Reporting Disease Activity in Clinical Trials of Patients With Rheumatoid Arthritis: EULAR/ACR Collaborative Recommendations

Medical University of Vienna, Vienna, Austria.
Arthritis & Rheumatology (Impact Factor: 7.76). 10/2008; 59(10):1371-7. DOI: 10.1002/art.24123
Source: PubMed


To make recommendations on how to report disease activity in clinical trials of rheumatoid arthritis (RA) endorsed by the European League Against Rheumatism (EULAR) and the American College of Rheumatology (ACR).
The project followed the EULAR standardized operating procedures, which use a three-step approach: 1) expert-based definition of relevant research questions (November 2006); 2) systematic literature search (November 2006 to May 2007); and 3) expert consensus on recommendations based on the literature search results (May 2007). In addition, since this is the first joint EULAR/ACR publication on recommendations, an extra step included a meeting with an ACR panel to approve the recommendations elaborated by the expert group (August 2007).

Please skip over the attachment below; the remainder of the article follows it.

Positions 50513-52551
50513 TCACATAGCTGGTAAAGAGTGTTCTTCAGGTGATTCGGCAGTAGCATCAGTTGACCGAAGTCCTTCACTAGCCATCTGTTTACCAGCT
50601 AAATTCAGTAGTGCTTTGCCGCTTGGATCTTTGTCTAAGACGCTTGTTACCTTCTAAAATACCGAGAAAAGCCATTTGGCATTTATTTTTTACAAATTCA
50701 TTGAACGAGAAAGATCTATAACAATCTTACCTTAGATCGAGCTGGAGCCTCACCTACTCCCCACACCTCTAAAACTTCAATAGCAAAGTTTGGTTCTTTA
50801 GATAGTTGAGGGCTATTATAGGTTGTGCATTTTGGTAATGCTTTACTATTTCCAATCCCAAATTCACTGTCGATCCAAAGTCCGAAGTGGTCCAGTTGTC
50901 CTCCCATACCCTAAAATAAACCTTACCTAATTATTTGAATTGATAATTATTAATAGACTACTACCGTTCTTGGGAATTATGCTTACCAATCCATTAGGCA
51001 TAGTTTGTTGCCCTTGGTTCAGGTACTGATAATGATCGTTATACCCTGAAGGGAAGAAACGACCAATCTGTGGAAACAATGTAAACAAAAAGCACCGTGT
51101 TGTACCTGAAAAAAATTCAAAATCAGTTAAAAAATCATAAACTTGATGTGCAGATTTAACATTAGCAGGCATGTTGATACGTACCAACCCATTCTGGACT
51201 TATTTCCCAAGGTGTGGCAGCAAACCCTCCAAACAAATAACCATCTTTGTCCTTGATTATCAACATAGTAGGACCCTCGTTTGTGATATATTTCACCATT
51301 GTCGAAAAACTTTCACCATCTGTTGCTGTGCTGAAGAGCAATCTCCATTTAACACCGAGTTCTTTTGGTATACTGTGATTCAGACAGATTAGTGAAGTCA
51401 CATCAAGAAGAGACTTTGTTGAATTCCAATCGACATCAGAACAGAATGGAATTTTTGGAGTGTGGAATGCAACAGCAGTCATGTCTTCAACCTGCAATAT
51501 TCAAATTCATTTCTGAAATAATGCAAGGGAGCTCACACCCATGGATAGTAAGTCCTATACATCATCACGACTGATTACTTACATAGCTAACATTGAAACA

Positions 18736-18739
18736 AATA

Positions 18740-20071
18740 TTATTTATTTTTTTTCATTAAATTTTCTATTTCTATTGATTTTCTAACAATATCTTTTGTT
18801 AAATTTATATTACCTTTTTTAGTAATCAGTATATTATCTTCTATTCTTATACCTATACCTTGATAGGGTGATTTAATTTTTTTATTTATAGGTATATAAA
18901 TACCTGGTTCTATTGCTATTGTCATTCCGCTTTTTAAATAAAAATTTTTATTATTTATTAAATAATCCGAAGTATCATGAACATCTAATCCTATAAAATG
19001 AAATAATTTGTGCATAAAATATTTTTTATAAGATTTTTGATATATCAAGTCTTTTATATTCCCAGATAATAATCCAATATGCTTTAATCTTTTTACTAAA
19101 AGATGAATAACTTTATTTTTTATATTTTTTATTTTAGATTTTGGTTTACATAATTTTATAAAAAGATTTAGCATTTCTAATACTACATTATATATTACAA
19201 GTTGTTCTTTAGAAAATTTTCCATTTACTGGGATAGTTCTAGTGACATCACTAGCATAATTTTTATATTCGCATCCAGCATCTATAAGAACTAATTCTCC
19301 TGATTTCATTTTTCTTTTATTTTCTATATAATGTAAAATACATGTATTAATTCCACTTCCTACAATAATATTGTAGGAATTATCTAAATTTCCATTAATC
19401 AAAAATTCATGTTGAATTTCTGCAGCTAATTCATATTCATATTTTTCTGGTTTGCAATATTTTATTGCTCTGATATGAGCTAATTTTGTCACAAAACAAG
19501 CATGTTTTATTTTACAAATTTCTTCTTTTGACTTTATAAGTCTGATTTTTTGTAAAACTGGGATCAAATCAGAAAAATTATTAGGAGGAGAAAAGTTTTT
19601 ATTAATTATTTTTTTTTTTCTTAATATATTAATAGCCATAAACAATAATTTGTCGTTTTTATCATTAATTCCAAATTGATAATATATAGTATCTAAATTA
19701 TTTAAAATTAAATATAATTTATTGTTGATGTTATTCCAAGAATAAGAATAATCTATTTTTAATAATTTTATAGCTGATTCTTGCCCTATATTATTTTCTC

Eleven relevant questions were identified for the literature search. Based on the evidence from the literature, the expert panel recommended that each trial should report the following items: 1) disease activity response and disease activity states; 2) appropriate descriptive statistics of the baseline, the endpoints and change of the single variables included in the core set; 3) baseline disease activity levels (in general); 4) the percentage of patients achieving a low disease activity state and remission; 5) time to onset of the primary outcome; 6) sustainability of the primary outcome; 7) fatigue.
These recommendations endorsed by EULAR and ACR will help harmonize the presentations of results from clinical trials. Adherence to these recommendations will provide the readership of clinical trials with more details of important outcomes, while the higher level of homogeneity may facilitate the comparison of outcomes across different trials and pooling of trial results, such as in meta-analyses.